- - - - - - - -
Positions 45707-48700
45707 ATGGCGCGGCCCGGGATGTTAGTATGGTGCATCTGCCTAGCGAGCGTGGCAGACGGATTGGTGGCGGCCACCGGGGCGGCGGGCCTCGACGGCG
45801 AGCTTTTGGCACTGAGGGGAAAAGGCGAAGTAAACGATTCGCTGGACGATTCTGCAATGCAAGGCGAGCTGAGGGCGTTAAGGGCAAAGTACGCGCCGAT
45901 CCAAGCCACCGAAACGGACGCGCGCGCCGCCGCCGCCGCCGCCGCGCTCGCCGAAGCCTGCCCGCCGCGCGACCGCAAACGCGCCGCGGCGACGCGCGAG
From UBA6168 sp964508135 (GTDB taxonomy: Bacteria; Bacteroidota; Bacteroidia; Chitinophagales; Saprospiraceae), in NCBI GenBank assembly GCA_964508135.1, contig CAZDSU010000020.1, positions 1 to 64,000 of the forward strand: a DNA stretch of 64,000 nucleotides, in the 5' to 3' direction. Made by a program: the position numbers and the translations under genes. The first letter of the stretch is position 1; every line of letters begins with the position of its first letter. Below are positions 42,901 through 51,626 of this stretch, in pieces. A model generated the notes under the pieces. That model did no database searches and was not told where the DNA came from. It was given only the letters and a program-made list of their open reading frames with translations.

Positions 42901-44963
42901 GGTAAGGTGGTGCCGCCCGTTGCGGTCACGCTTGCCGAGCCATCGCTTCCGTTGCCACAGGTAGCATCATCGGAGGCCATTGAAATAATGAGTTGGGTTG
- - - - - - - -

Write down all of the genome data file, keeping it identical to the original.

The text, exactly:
Positions 45707-48700
45707 ATGGCGCGGCCCGGGATGTTAGTATGGTGCATCTGCCTAGCGAGCGTGGCAGACGGATTGGTGGCGGCCACCGGGGCGGCGGGCCTCGACGGCG
45801 AGCTTTTGGCACTGAGGGGAAAAGGCGAAGTAAACGATTCGCTGGACGATTCTGCAATGCAAGGCGAGCTGAGGGCGTTAAGGGCAAAGTACGCGCCGAT
45901 CCAAGCCACCGAAACGGACGCGCGCGCCGCCGCCGCCGCCGCCGCGCTCGCCGAAGCCTGCCCGCCGCGCGACCGCAAACGCGCCGCGGCGACGCGCGAG
From UBA6168 sp964508135 (GTDB taxonomy: Bacteria; Bacteroidota; Bacteroidia; Chitinophagales; Saprospiraceae), in NCBI GenBank assembly GCA_964508135.1, contig CAZDSU010000020.1, positions 1 to 64,000 of the forward strand: a DNA stretch of 64,000 nucleotides, in the 5' to 3' direction. Made by a program: the position numbers and the translations under genes. The first letter of the stretch is position 1; every line of letters begins with the position of its first letter. Below are positions 42,901 through 51,626 of this stretch, in pieces. A model generated the notes under the pieces. That model did no database searches and was not told where the DNA came from. It was given only the letters and a program-made list of their open reading frames with translations.

Positions 42901-44963
42901 GGTAAGGTGGTGCCGCCCGTTGCGGTCACGCTTGCCGAGCCATCGCTTCCGTTGCCACAGGTAGCATCATCGGAGGCCATTGAAATAATGAGTTGGGTTG